The Law Commission's final suggestions for media regulation were tabled in Parliament yesterday and they are a good deal better than its proposal of 15 months ago. Crucially, there is now no suggestion that a new adjudication panel for public complaints will be a created by statute. The commission recommends legislative amendments only, dangling a carrot in the form of legal privileges for newspapers and other media that accept regulation by an independent body to be set up in some way by the Ombudsman.
Clearly the commission has taken note of the Leveson inquiry in Britain and Finkelstein and Convergence Review reports in Australia, though the New Zealand inquiry was not prompted by concerns about press behaviour. It was a response to "new media", especially bloggers who were not covered by an ethics or standards body. It soon decided there was no longer a distinction between printed, broadcast and internet media since all now have websites offering video and text.
In its design of a single regulator for all of them, the commission had contrasting models in the Press Council, set up by newspapers of their own free will, and the Broadcasting Standards Authority, imposed by Parliament on radio and television. Sensibly, the commission's proposal is closer to the Press Council, with slightly greater sanctions than the industry so far has imposed on itself.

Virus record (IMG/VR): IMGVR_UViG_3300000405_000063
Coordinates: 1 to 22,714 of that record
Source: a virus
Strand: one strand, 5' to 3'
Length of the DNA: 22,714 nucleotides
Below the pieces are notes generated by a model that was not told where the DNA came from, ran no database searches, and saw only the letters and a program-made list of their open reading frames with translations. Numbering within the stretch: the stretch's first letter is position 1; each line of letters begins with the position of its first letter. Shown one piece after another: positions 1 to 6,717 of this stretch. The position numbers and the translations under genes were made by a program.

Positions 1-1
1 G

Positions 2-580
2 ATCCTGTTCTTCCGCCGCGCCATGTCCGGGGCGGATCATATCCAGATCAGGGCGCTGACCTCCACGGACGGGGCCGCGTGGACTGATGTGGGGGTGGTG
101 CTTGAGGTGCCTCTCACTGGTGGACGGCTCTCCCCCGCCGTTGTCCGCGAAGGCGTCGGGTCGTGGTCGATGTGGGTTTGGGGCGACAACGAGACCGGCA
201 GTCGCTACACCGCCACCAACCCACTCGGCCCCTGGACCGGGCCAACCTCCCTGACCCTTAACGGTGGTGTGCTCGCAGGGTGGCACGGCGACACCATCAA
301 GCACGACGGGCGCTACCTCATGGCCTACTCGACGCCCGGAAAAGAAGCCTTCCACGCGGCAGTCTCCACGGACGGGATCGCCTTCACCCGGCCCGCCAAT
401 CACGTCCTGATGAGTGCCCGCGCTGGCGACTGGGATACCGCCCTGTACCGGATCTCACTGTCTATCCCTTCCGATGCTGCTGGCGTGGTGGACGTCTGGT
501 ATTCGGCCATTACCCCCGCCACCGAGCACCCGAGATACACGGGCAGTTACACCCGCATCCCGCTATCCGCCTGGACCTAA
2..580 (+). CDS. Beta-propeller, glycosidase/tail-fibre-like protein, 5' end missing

The proposed News Media Standards Authority would have a voluntary membership open to any person or organisation that regularly disseminates news, information and opinion to a public audience. It would assess complaints against a code of practice agreed with the industry and members would agree to fund it and abide by its rulings on complaints. None of that differs from current practice for newspapers and their websites.
Only those who submitted to the new authority would enjoy the "privileges" of recording proceedings of Parliament and the courts, and be exempt from the Privacy Act and any laws that expressly reserve rights for news media. Other benefits the commission suggests could include an alternative procedure for defamation actions that might be quicker and less costly than the courts.
State funding of filmed programmes might become available only to those that sign up to the regulator and the commission believes all media which accept the proposed regulation would strengthen their reputation and public credibility.
It is under no illusions, however, that this will entice many websites unattached to a newspaper or a broadcaster. Many of them might remain answerable to no authority except the common law - if it can find them.
Nor is the commission totally confident that established media would find its proposal acceptable in practice. It proposes a review after a year in operation and says that if the incentives have not been sufficient to entice major media companies, or its sanctions have proved too harsh for them, "another form of regulation may have to be considered."
Those receiving the commission's report might need reminding that no serious problem exists. Press freedom is not abused in this country, New Zealanders do not pay for unreliable news. The only gap in the complaints procedures of reputable providers was for broadcasters' websites and those now have a self-regulating body. Self-regulation is essential to news media independence and the commission's voluntary regime could preserve it. Beyond that, we should not go.